it, aud we ought to be in harmony
with our organic law. Xor am I opposed
to the prohibibion party nor to its organ
ization, aud if it ce3 lit, to placing a ticket
in the field. Men certainly have this polit
ical right. As I understand them, tlicy
only propose to make effectual what the
Republican paity has undertaken, and
what it continually promises the voter it
will do, vi.: enact laws which will prohibit
and then enforce them.
1 am a Republican, and while I am far
from believing that the Republican party
I line lti itz Ti1rin Ititr- t nt it $L frtw f14
v;iat has becn ah,ed' in th(V dl-rcCtion
of temperance, has been very largely
accomplished by the advocates of tciu-
pcrance, wonung uirougii me ; nepuuuenn
partv. bhall we acsert her
not accomplished more? Let us "dig
about her" and give her to feel, more than
ever before, that the advocates of temper
ance and prohibiten expect great things of
her, and if disappointed we will sitrcly
launch out in our own ship. The DemoD-
i racv haye shown their liand.in this count",
m a manly way. Xo need to be deceived
as to llrcir position on prohibition. -No
prohibitionist can consistently -vote with
this party nbw. Democracy promises
nothing but opposition to this principle.
The Republican party "resolutcs" grandly,
and if she will live up to her resolutions
and promises he will make
prohibition as grandly successful
as it is possible lor auv prohibition
make it This the Republican
party must do or die. I believe she vv ill
eventnnllv tin it, 'Photf ii iin miihlln
ffmnmi n'n ti,A nntmn ni;;noiir- iri.;
iiiiinis wlin Tt will so.-Tn lx r,-
tiorJ1 .isur- T KeP"Wranparty dare
not shirk it. I do not believe she will,
Ln $1C 1)rohi)it;011 partT ece to it that pro
hibition is made a -uccess by ihe officers
"while the Republican party declares in her j
v"',"".'-'"3.." "'.'". i'.v.u -.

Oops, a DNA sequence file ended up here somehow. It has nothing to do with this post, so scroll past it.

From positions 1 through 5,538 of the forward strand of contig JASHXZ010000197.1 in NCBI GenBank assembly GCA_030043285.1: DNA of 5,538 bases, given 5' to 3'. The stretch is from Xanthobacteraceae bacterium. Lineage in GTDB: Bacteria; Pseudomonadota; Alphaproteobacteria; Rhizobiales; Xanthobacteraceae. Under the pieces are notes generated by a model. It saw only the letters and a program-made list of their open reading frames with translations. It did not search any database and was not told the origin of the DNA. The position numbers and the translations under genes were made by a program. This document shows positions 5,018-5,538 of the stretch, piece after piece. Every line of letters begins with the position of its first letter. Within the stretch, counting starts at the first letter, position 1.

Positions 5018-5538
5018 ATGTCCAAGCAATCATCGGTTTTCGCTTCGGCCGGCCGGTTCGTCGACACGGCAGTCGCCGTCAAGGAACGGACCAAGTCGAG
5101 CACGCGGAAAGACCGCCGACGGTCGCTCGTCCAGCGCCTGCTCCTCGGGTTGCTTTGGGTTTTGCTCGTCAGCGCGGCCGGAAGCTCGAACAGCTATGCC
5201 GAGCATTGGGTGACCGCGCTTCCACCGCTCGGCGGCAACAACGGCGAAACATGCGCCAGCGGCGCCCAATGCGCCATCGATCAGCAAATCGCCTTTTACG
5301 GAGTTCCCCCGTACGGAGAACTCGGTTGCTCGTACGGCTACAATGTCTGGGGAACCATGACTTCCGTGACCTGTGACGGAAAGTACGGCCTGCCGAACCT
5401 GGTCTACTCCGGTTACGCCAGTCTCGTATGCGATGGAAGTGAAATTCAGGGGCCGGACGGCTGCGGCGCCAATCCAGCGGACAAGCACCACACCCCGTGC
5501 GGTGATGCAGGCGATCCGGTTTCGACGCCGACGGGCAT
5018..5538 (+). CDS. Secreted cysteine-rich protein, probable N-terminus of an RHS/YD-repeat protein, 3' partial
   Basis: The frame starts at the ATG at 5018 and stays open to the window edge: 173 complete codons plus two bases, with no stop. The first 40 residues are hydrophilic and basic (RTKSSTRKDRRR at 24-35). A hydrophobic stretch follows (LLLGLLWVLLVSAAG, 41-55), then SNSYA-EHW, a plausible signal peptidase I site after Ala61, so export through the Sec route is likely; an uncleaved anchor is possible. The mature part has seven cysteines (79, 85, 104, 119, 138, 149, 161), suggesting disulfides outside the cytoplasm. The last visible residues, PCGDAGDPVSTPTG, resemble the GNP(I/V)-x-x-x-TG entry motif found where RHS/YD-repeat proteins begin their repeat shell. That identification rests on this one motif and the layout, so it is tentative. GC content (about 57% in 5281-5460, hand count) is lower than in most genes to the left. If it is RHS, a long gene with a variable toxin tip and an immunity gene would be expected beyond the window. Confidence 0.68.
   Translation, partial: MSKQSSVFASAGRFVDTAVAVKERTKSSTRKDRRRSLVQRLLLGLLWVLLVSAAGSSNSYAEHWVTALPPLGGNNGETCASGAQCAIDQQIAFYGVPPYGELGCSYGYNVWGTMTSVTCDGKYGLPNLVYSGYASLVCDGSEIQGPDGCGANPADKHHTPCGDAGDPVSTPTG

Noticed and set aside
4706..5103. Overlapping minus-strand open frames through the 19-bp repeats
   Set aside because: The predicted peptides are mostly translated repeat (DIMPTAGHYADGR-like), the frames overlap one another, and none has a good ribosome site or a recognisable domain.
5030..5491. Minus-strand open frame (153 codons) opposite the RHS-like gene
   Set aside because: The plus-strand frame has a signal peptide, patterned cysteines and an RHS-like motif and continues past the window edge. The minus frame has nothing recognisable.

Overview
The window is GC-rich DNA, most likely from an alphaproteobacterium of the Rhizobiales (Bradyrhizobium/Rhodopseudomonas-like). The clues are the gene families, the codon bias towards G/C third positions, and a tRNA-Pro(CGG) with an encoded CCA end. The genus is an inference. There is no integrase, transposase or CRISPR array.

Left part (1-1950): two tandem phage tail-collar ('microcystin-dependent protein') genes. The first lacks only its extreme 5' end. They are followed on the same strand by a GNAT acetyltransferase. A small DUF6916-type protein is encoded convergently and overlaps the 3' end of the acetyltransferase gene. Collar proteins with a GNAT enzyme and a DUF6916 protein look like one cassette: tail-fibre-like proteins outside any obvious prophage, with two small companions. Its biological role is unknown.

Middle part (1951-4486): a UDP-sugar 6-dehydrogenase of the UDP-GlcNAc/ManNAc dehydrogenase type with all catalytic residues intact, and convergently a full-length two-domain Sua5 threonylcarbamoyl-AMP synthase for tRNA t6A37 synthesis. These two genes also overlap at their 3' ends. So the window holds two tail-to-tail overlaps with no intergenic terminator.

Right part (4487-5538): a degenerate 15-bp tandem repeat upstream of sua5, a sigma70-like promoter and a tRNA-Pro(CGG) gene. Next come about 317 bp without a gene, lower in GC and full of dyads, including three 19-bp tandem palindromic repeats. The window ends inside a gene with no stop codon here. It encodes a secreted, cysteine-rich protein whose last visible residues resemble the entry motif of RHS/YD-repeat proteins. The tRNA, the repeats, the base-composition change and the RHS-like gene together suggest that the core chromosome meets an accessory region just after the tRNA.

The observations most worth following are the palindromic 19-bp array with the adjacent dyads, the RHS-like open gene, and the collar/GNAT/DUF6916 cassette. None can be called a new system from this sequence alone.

she don t belie her principle by electing
lo offlcc mea hom doln-( Cnicct fi
nor intend to enforce the law. Iile.?irenlso
! ,v that had -ou
Kir; orgau- t
t.iiiifi nuu i;uiii: t mijk in a
- ni t.U.ICi ilUU ,UUU
to worK in a
the county, I should have been eriously
inclincvl to have taken a baud wiih you.
cot aat vould have expected ;b le
fleeted, but that bctli DcmooraU and Re-,
mnmU of thn r.roh-hif,-: Th h.
r.i ii rar.s inifiii iparn in rriioc: :nf ie.
Uence of this onr.vniaed effort, is in mv
judgment, wore than no elTort at all.
The foregoing reason; added to the
that I am a comparative stranger in
ctmntv leads me to declin
1 Thanking you for the honor. J am, with
re pect, " I.' P. Camfrzix.
liin ii I
Be Disposed of in Thirty
While Moonlight laid so much stress
upon the robbery of the railroads, he might
have paused long enough to tell how, while
he was adjutant general, the old soldiers
were robbed out of si every time one ap
plied for a certificate of discharge, and
that, too, in the face of a Republican law
which says the adjutant general shall issue
these certificates to the soTdiers without cost
to them. Capital.
The People's Line.
Tlic Great Free Palace fiedwfti!' Chair Car Rome.
St. Louis, Ft. Scott Wichita,
In conc't'n with Mo. Pac. Ry.
Is now miming morning and evening train daily,
including Sunrtnjs to
Piilnun Palace Sleenin Can on ft earns Tidj
The Shortest Route to St. Louis.
The Only Short, Direct Route jo
TEXAS AND SOUTHERN POINTS
Rv n-hich the partner avoids citra traTiI,
depot transfer and .atious deUrs.
li Texas Points Local to this System
VREDENBUilG-H ' S
Ma.jacralt C-stume and Wig Emporism.
Will Qin for tb "aiKm Xornar.r Ut wlili a rail
and cosipl'-tc l!rr of ':rem. wirs Xastx.ttc to
rent Uz mil. Ijrtl-, Tubteattx. rtc.
Parrfflmn. -n-tn ilo -well to make lhlr uatc &Cel
i . II - . ... .... J.. .. VWL. ..A-t
UnsIlocrroorurt? cotanletvi. Mtlre! P.O.Eox
7. wieu-3. K.ia.
For Bargains In
E. H. DEVORE & CO.
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m 1 1 f - - t W f'f
Safe WiliComniency fcft , j(
LARIMER A STINSON.
C, O. DAVIBSOX, PresMpnt'
K. S. CATES. Examiner.
The Davidson Loan Company
PAID-UP CAPITAL, SG0,000.
Money Always on Hand to Loan on Improved Farm and City Property.
Have Loaned More Money in
OFFICE WITH CITIZENS UANK. Nortl.Wht j
Corner Main Street and Douglas A enue. j
BUY LOTS IN
r -:-1 -':-' Fisher's
These Lots are close to the City Limits, and are lying between Central Ave
and Second Street, east of town. These lots are for sale on' cheap
and easy terms No college, Union depot or machine shops
are to be built on them For terms apply at
BUTLER & FISHERS HARDWARE STC RE
ESTABLISHED IN JH7H.
- o - -
Bought and Sold on Commission. Liberal advanccmonde nale
on consignments. Everything guaranteed as represented. Auction
H. L HILL; Proprietor.
0. B. ST0CKER,
S rire Ericlc,
lVUBLE- DUST. : WHITE SAXD,- LATH
Lime, H&ir, Kevf York and lOchigan Piaster.
Louisville and Portland Cement.
yio omc-o3 t&Sri'"" Iwil" xr Vichita, Kansas
-r- Hi hjT
ll. W. OILMAN. Vleei'rra , :,nhi:n. ;
Kansas than any Company In the
-:- Second -:- Ailf